Antisemitism and the reception history of the Gospel of John
Katz, Elizabeth Alexandra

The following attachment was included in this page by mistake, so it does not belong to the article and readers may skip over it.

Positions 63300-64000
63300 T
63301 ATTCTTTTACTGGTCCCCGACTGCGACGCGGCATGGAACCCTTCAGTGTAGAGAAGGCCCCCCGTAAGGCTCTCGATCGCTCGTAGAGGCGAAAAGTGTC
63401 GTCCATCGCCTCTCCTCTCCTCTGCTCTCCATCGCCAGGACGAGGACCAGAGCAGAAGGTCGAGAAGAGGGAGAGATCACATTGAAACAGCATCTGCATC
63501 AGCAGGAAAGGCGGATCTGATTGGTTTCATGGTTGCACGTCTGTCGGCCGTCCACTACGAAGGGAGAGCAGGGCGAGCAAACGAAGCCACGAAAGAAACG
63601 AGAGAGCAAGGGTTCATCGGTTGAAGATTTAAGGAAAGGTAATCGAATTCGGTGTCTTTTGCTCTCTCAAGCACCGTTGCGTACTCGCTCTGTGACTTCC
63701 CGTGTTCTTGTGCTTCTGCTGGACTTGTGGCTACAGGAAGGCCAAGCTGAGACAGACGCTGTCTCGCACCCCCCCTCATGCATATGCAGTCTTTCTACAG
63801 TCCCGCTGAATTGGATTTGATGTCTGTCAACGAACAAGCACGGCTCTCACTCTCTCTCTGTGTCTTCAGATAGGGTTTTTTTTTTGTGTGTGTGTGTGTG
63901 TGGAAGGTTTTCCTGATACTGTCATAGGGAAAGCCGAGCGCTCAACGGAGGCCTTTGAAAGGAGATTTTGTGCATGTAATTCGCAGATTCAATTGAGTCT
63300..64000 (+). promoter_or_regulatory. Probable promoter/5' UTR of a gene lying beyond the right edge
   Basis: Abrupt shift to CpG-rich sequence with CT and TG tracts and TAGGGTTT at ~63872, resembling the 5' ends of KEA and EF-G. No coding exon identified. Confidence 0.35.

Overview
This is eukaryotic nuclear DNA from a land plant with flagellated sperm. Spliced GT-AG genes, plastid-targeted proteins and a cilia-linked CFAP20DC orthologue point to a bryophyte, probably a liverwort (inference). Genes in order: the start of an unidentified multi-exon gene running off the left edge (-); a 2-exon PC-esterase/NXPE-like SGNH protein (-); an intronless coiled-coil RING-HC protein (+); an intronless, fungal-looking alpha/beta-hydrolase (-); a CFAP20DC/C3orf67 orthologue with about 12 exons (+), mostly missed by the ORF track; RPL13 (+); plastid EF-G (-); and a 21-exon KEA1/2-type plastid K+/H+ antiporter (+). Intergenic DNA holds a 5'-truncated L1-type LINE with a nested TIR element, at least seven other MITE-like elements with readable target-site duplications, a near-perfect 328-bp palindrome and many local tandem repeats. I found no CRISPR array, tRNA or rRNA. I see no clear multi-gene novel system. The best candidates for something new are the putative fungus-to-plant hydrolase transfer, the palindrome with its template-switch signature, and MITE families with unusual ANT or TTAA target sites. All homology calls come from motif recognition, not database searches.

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Since over half of the references to “the Jews” in the Gospel of John suggest a negative literary association, it is not surprising that the text has been used in Anti-Semitic rhetoric throughout the centuries. While scholars today verbally acknowledge that certain verses from the Fourth Gospel have been used to denigrate ethnic Jews, little work has been done to explore such discriminatory uses. In this presentation, instead of assuming the historical-critical focus on original meaning and context, I will assume the focus of reception history, which is on such historical interpretations and uses. This thesis examines the way the Gospel of John has been interpreted and used Anti-Semitically at influential points in its history such as in the Early Church documents, Luther’s writings, and pro-Nazi rhetoric. It seems these earlier interpreters read the term “the Jews” in its original context in John to apply to all ethnic Jews and then applied this interpretation to contemporaneous Jews. This analysis will inform the way contemporary scholars engage the brutal history of the Fourth Gospel’s use, as they seek to be faithful to the original situational text and mindful of the way the text has been exploited. Whether or not scholars agree with defamatory uses of the Gospel of John, the importance of understanding the particularities of such uses cannot be disregarded in this age of fundamentalism.